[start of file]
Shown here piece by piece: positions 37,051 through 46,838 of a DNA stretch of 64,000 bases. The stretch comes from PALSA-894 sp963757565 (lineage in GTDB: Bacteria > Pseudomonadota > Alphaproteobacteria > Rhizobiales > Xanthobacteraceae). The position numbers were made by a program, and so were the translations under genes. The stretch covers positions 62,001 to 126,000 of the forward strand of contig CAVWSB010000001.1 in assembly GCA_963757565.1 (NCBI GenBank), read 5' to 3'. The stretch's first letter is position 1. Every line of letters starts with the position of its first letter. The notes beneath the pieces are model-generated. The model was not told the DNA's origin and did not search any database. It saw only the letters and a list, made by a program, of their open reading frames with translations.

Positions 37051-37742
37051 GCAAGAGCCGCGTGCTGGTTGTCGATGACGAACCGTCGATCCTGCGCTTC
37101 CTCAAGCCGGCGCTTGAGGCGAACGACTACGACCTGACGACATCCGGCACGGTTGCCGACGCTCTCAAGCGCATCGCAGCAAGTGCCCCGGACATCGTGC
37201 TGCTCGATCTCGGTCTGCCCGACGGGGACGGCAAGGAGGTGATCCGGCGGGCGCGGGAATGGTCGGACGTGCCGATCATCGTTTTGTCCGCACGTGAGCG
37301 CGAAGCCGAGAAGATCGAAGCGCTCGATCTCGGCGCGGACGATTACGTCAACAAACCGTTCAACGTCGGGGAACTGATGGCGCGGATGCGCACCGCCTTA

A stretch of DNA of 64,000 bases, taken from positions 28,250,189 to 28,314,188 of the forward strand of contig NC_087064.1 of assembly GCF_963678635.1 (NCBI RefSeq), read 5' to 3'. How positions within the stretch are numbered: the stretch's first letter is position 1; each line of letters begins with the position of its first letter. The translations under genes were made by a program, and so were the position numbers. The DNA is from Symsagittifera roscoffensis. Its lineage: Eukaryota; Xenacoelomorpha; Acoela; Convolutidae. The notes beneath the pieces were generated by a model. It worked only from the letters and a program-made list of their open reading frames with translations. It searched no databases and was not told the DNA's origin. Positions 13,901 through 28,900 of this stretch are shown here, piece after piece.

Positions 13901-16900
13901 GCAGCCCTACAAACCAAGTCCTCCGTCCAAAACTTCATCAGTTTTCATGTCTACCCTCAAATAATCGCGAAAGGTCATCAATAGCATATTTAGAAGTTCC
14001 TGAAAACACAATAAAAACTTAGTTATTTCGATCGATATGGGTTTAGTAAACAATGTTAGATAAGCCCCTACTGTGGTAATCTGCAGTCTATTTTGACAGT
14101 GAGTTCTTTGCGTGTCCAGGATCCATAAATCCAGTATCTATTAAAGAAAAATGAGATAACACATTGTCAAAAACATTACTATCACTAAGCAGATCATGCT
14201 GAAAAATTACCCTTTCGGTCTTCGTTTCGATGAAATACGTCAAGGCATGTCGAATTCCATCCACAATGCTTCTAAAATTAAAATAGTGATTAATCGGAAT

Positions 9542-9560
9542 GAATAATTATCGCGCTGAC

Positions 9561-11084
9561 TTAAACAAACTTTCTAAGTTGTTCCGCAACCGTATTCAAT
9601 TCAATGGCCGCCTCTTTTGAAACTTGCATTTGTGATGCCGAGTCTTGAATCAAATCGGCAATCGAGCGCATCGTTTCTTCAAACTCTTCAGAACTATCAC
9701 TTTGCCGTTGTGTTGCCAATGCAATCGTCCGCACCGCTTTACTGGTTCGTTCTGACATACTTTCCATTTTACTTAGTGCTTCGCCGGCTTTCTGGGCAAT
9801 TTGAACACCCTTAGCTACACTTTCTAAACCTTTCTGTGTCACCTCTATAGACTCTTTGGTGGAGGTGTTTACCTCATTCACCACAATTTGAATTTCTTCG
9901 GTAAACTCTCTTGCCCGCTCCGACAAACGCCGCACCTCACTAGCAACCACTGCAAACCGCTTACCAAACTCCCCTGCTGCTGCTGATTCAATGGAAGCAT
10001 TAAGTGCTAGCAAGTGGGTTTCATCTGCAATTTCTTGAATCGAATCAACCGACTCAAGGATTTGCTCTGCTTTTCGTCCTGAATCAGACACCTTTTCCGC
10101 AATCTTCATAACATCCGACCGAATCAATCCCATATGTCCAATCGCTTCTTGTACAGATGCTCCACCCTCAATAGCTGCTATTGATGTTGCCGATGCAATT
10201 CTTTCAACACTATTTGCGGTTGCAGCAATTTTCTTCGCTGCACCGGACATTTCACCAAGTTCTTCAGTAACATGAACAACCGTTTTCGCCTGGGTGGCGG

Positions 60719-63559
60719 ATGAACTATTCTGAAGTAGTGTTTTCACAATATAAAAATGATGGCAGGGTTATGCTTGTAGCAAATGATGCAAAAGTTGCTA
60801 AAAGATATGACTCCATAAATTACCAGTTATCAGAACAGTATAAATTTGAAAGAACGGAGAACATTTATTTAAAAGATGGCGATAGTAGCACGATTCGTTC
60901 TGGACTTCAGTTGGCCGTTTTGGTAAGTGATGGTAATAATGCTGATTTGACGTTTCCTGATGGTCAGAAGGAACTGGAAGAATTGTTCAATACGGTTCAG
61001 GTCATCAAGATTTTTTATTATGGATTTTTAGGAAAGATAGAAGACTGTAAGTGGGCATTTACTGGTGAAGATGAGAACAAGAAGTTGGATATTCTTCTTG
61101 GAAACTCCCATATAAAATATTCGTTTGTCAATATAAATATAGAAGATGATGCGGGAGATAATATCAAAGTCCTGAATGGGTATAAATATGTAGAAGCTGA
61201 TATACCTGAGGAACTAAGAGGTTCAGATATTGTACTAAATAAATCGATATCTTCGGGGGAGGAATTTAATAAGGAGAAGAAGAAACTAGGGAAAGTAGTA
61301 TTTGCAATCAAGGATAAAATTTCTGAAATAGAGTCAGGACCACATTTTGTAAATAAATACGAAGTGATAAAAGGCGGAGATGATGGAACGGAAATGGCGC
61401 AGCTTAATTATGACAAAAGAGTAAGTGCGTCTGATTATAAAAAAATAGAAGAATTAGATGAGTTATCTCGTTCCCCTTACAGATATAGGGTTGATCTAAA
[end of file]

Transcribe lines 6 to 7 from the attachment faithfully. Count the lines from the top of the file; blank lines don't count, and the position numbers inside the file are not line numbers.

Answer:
37301 CGAAGCCGAGAAGATCGAAGCGCTCGATCTCGGCGCGGACGATTACGTCAACAAACCGTTCAACGTCGGGGAACTGATGGCGCGGATGCGCACCGCCTTA

A stretch of DNA of 64,000 bases, taken from positions 28,250,189 to 28,314,188 of the forward strand of contig NC_087064.1 of assembly GCF_963678635.1 (NCBI RefSeq), read 5' to 3'. How positions within the stretch are numbered: the stretch's first letter is position 1; each line of letters begins with the position of its first letter. The translations under genes were made by a program, and so were the position numbers. The DNA is from Symsagittifera roscoffensis. Its lineage: Eukaryota; Xenacoelomorpha; Acoela; Convolutidae. The notes beneath the pieces were generated by a model. It worked only from the letters and a program-made list of their open reading frames with translations. It searched no databases and was not told the DNA's origin. Positions 13,901 through 28,900 of this stretch are shown here, piece after piece.